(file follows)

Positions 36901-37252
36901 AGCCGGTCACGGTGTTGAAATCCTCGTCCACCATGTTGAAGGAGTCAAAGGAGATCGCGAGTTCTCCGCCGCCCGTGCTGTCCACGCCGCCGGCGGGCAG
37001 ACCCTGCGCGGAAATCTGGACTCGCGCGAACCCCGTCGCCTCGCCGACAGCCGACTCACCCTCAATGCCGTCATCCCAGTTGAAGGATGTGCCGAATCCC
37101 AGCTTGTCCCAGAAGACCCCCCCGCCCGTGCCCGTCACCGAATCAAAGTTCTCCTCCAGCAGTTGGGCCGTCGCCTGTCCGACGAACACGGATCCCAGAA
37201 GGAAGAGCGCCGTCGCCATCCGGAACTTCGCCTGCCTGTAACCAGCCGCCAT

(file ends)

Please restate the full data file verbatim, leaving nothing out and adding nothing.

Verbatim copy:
Positions 36901-37252
36901 AGCCGGTCACGGTGTTGAAATCCTCGTCCACCATGTTGAAGGAGTCAAAGGAGATCGCGAGTTCTCCGCCGCCCGTGCTGTCCACGCCGCCGGCGGGCAG
37001 ACCCTGCGCGGAAATCTGGACTCGCGCGAACCCCGTCGCCTCGCCGACAGCCGACTCACCCTCAATGCCGTCATCCCAGTTGAAGGATGTGCCGAATCCC
37101 AGCTTGTCCCAGAAGACCCCCCCGCCCGTGCCCGTCACCGAATCAAAGTTCTCCTCCAGCAGTTGGGCCGTCGCCTGTCCGACGAACACGGATCCCAGAA
37201 GGAAGAGCGCCGTCGCCATCCGGAACTTCGCCTGCCTGTAACCAGCCGCCAT